Millstein Center for Corporate Governance and Performance published a Voti ng Integrity Policy Briefing, in which it recommended that proxy advisory services avoid conflict of interest by adopting “a code of professional ethics for the governance industry modeled on similar codes for other industries.”

However, calls for more stringent regulation are being heard as well. In its discussion draft, the Shareholder Communications Coalition recommended, at a minimum, that the Securities and Exchange Commission (SEC) require proxy advisory services to register as investment advisors. It also recommended that the SEC “require conflicts of interest disclosure for proxy advisory firms.”

Last November, Mary Schapiro, the Chairman of the SEC, said, “We'll be asking about the role of proxy advisory firms in corporate voting. Given the influence that these firms' recommendations have on corporate voting outcomes, we'll probe the need for rules to ensure that advisory firms are basing their research and recommendations on accurate and reliable information. And, that they are providing adequate disclosure of any conflicts of interest they may have in providing voting recommendations.”

In a Spring 2009 report entitled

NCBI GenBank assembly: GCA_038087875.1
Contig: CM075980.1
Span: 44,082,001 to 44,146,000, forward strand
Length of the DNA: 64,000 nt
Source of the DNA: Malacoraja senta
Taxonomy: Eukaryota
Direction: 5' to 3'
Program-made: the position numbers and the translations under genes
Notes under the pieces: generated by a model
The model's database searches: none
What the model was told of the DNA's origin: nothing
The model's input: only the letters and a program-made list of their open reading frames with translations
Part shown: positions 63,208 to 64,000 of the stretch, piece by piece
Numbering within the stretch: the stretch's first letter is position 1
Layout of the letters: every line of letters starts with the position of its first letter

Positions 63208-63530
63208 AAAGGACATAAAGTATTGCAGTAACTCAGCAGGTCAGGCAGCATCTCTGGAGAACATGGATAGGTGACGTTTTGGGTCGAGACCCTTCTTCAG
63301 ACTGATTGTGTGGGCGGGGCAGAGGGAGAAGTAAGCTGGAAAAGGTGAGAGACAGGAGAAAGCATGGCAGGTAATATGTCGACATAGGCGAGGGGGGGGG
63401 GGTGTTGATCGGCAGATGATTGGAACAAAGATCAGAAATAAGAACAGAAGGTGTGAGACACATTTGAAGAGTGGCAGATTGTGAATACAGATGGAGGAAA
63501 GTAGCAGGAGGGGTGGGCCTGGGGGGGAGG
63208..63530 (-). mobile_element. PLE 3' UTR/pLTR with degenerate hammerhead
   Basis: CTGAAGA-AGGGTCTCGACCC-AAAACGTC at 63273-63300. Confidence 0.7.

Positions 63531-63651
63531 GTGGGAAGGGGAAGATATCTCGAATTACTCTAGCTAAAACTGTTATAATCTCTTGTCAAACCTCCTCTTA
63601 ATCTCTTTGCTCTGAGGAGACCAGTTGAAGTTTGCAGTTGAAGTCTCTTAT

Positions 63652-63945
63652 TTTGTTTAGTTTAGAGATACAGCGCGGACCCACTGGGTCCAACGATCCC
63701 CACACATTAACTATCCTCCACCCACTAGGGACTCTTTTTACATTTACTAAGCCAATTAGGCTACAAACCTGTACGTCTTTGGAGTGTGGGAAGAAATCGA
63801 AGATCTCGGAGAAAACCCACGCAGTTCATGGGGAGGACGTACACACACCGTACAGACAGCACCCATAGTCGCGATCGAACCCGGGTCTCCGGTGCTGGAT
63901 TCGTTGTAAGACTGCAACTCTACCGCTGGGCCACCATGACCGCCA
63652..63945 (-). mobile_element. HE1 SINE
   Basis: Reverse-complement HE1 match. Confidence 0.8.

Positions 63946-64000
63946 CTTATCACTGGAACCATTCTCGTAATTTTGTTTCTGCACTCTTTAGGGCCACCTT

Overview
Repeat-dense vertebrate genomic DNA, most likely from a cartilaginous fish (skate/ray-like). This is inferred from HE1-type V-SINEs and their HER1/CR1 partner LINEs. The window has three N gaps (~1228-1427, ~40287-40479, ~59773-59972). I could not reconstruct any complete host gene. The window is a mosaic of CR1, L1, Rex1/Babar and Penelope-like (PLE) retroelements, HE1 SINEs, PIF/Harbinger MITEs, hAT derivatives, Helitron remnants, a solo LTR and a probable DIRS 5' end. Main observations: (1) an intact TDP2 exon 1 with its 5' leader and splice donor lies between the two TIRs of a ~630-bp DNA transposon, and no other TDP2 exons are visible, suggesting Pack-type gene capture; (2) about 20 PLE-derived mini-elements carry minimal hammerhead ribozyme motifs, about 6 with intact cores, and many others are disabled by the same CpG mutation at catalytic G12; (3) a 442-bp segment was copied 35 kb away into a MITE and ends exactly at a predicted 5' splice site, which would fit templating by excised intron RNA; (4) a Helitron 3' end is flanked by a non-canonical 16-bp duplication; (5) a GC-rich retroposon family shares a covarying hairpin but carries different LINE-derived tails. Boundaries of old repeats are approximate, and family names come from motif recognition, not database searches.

The Case for Increased Oversight and Control, law professor Tamara Belinfanti argues for regulatory oversight of proxy advisory services that is analogous to that being developed by the SEC for regulation of credit rating agencies. Belinfanti also calls for the establishment of an oversight board for the industry, to “provide systematic accountability of proxy advisors.”

The questions that arise when considering the corporate activities of proxy advisory services are several. Can its ESG rankings of companies be accepted with full confidence by sustainability investors, when those rankings are often at odds with the ESG rankings of other investment research firms? Does the service RiskMetrics provides to guide a company to an improved ESG ranking guarantee a better ESG performance by that company?

Finally, when institutional investors and mutual funds outsource their proxy voting decisions to a third party, are they fulfilling their fiduciary duty to their clients, or should they engage more actively in the allocation of their votes?